7 rules for giving thoughtful Christmas presents

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Jewellery brand Mosami puts a special emphasis on meaning and purpose; its pieces are sourced with environment and ethics as a priority. It’s one of just a handful of brands accredited to use Fairtrade silver. Mosami asked 50 friends for their advice on thoughtful gift giving and came up with seven tips.

Rule 1. Think about what’s going on in their life – make it personal

To choose something that’s truly personal, and shows that you really know and care about the person, you’ll need to pay close attention to what’s happening in their life, how they feel and what makes them smile. Don’t just pick on interests for inspiration.

Our ‘thoughtful’ respondents all said they try to find a gift that demonstrates care and strengthens their connection to the recipient. In general terms, they look for gifts that will increase the recipient’s wellbeing in some way, for example a relaxing aromatherapy candle for someone who is under pressure.

Rule 2. Start thinking long before Christmas – make a list

Our respondents told us they think about possible gift items throughout the year as ideas come up. More often than not inspiration comes when they spend time with the person, either because they mention something that they like or enjoy, or because the conversation inspires an idea for a gift that could be helpful for a particular situation. Or sometimes they just drop a hint that needs to be heard. Several respondents told us they keep a list and jot ideas down during the year so that when Christmas arrives the thinking is already done and they can just concentrate on finding the gift.

Rule 3. Don’t focus on cost – the thought really does count

‘It’s the thought that counts’ is a phrase that is often used but not always believed, especially by the giver. Our respondents told us that they often worried about not spending enough, and that the gift would be judged by its value as well as its thoughtfulness. In contrast they also said that they rarely attributed the quality of a gift they received to its value. Interestingly this finding correlates with research conducted by Stanford University that shows the value of a gift to be less important than the gift itself, and that givers and receivers have converse beliefs about the importance of monetary value.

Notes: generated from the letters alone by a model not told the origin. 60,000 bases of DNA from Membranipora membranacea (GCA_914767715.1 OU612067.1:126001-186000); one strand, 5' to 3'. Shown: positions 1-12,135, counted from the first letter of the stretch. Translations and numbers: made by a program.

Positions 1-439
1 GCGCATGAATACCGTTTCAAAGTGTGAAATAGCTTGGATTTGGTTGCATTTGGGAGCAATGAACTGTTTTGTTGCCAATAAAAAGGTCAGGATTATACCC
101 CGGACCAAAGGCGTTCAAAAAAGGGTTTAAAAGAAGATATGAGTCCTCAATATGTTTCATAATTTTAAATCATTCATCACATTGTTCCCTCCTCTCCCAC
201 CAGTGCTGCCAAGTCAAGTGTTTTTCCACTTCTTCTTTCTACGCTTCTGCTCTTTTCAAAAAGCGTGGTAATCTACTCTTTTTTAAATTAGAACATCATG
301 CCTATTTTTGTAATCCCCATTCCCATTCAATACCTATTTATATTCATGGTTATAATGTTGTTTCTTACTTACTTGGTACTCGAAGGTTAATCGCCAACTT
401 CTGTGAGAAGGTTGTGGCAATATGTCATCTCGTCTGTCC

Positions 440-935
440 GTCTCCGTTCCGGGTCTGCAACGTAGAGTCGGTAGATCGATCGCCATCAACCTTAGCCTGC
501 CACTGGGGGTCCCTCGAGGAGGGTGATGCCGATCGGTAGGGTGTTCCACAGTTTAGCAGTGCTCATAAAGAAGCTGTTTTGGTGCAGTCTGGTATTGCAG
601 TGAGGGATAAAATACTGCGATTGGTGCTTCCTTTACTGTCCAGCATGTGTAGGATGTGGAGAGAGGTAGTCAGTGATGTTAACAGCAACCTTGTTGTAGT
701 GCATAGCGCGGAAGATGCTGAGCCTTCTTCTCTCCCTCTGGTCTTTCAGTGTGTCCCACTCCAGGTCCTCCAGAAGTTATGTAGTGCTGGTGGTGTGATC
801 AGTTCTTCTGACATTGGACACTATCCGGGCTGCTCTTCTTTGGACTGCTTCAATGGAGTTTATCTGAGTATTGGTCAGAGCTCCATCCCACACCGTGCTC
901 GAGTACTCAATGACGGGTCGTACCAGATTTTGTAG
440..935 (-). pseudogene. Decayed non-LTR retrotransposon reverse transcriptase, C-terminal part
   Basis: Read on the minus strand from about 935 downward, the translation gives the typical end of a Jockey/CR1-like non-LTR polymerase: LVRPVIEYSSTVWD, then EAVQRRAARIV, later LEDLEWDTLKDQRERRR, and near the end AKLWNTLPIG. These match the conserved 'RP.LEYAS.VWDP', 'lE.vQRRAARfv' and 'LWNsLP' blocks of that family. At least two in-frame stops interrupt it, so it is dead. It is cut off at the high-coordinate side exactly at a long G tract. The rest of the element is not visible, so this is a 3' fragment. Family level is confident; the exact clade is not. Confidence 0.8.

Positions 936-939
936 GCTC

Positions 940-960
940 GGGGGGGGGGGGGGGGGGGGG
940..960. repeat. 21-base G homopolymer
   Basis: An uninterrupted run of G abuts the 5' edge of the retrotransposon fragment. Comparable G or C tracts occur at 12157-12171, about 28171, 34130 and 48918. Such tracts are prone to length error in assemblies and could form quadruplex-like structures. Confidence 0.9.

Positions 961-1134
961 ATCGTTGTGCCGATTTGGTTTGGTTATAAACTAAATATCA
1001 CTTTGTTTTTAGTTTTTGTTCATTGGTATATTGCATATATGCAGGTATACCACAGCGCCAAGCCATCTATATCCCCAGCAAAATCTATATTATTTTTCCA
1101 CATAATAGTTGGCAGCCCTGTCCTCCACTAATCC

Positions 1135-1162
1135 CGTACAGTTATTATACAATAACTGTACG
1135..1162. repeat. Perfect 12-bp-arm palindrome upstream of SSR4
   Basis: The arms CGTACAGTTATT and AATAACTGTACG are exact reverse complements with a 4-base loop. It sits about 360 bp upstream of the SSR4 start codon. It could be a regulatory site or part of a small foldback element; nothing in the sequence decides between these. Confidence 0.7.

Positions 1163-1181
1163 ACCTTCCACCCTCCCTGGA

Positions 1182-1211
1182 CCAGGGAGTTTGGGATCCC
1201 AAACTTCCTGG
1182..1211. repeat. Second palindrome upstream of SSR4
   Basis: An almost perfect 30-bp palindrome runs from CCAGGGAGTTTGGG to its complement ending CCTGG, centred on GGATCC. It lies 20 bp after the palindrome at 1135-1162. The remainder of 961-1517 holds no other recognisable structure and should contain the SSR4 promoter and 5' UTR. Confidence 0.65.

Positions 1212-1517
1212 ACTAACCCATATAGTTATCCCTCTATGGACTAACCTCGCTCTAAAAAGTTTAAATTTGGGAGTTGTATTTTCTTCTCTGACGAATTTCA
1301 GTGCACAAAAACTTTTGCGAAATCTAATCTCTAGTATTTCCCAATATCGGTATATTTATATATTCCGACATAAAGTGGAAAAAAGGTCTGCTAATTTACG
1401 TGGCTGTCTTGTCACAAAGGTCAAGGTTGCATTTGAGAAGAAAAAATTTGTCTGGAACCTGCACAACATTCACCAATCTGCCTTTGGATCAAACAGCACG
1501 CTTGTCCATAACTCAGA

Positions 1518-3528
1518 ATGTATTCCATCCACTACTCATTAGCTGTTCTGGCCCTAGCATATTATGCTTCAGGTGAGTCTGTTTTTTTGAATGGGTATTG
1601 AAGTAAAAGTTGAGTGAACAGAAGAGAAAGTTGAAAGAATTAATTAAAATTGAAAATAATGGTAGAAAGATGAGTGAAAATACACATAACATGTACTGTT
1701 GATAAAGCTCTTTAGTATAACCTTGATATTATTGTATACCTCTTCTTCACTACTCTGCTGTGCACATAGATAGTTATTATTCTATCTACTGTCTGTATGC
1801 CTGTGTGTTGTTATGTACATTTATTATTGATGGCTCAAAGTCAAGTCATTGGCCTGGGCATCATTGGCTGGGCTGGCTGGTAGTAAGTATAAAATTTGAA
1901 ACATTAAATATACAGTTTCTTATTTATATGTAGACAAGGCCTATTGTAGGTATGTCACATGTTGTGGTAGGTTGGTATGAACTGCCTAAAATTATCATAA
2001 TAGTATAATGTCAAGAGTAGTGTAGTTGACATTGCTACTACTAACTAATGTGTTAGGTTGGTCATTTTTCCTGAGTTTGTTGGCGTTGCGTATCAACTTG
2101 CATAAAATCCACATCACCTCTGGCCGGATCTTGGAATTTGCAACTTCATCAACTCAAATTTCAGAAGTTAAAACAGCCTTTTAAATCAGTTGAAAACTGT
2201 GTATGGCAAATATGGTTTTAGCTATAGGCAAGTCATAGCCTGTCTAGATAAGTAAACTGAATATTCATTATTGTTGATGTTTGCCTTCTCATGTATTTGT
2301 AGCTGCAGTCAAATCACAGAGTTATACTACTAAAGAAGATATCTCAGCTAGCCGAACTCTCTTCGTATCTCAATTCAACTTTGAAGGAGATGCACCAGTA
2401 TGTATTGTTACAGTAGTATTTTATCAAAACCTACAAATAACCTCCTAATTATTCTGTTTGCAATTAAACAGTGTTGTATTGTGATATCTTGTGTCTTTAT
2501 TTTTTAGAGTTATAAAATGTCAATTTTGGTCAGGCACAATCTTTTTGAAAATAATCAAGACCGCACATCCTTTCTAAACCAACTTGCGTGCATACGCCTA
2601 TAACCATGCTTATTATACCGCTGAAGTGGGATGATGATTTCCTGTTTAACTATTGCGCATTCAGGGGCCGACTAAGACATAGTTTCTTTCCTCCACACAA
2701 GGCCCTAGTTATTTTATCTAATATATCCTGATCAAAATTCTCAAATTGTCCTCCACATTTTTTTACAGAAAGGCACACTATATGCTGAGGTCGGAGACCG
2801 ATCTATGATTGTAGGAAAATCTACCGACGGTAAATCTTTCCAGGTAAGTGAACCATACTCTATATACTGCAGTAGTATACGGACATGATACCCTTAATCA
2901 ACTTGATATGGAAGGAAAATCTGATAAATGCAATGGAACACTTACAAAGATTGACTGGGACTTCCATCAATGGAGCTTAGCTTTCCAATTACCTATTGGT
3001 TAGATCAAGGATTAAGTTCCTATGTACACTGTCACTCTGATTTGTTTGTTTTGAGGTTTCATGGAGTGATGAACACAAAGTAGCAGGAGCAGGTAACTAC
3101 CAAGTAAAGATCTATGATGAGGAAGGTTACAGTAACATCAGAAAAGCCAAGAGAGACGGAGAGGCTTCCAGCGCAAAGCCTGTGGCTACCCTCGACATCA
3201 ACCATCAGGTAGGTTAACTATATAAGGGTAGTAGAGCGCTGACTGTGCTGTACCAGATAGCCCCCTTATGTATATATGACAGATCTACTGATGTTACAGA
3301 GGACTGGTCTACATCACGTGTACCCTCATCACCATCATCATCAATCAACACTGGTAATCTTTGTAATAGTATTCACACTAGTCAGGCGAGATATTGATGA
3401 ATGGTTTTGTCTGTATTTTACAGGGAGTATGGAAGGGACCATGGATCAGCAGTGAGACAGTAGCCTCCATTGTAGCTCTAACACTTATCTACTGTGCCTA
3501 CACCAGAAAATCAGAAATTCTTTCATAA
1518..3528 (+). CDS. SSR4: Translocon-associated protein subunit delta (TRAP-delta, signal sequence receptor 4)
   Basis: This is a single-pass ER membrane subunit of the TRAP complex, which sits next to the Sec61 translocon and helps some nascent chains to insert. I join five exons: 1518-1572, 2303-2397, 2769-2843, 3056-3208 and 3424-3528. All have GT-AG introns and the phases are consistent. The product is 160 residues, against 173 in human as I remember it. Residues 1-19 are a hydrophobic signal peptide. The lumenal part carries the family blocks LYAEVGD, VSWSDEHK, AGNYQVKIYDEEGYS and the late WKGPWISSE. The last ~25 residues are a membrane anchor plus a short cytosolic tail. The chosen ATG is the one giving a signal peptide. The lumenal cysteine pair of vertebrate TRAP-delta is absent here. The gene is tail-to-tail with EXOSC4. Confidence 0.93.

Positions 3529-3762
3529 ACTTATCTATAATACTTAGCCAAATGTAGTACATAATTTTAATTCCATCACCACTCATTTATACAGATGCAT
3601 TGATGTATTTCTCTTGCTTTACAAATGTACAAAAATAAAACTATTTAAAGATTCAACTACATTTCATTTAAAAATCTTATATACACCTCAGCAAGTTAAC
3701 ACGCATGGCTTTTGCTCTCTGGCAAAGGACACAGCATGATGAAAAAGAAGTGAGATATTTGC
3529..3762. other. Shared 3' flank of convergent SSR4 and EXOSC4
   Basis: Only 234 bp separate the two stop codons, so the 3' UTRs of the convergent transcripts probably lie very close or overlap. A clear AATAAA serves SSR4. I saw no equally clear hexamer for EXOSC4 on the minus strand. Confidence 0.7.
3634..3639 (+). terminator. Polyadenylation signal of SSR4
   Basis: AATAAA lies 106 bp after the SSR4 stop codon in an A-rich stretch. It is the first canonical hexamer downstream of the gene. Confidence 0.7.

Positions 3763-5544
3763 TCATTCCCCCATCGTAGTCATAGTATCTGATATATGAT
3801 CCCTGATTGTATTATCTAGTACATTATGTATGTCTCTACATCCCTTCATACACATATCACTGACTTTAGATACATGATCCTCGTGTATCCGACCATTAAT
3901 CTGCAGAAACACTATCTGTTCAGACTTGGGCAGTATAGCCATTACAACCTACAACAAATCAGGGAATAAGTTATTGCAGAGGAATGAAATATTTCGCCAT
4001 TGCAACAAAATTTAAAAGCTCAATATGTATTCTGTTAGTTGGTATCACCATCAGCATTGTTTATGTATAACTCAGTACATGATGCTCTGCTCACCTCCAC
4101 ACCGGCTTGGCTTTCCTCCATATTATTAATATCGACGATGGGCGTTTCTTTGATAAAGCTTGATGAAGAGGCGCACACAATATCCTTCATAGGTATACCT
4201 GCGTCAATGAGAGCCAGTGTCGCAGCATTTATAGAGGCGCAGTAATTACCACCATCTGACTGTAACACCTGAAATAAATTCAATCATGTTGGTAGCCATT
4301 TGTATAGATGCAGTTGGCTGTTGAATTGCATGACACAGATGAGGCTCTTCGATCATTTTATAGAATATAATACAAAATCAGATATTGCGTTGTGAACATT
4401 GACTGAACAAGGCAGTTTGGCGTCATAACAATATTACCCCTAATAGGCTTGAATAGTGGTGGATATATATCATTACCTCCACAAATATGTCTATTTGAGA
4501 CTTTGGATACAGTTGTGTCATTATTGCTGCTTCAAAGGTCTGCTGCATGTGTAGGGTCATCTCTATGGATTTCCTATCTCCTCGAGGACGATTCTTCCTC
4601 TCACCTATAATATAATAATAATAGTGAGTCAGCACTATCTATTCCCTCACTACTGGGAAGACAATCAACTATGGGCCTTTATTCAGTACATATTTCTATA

So don’t worry about the price, focus on thoughtfulness and the cost becomes irrelevant.

 Rule 4. Consider making something special

It seems that recipients appreciate the time and effort that’s gone into a gift more than the amount of money that’s been spent. So for the crafters, artists and bakers out there, start creating and make a personal gift – it will be appreciated and treasured (or devoured).

 Rule 5. Choose something that will last

For some there’s an uncomfortable feeling of excess creeping into Christmas, and a suspicion that in amongst so many gifts, their own might be forgotten. To overcome this worry our ‘thoughtful’ respondents favoured gifts that would be long lasting and used over a period of time. This could be something material such as a piece of jewellery, or a something that created a lasting memory like theatre tickets or a day out together. A few mentioned environmentally driven concerns such as waste, another reason to choose gifts with a long shelf life.

Rule 6. Wrap it beautifully

Giving really is better than receiving it seems, and our respondents like to max out on the giving pleasure by indulging in pretty wrappings. Our ‘thoughtful’ gift givers told us that they especially appreciate carefully wrapped gifts, and that they enjoy putting care and attention into wrapping a gift. So it makes sense to wrap with love, and create some extra wow factor for your recipient.

Rule 7. Do it with love

Our conclusion is this: the thought definitely counts, but more than just the thought, it’s the fact that the recipient feels loved and cared about that makes a gift extra special.

And on top of a happy recipient, the feeling of giving an appreciated gift just can’t be beaten, because our brains perceive the act of giving to be a positive reward: http://webuser.bus.umich.edu/janedut/POS/GrantDutton_PsychScience2012.pdf

So a truly thoughtful gift makes a happy Christmas for everyone.

In the course of our research we stumbled on this quote which seems to sum it up rather well: “It’s not how much we give, but how much love we put into giving,” Mother Teresa

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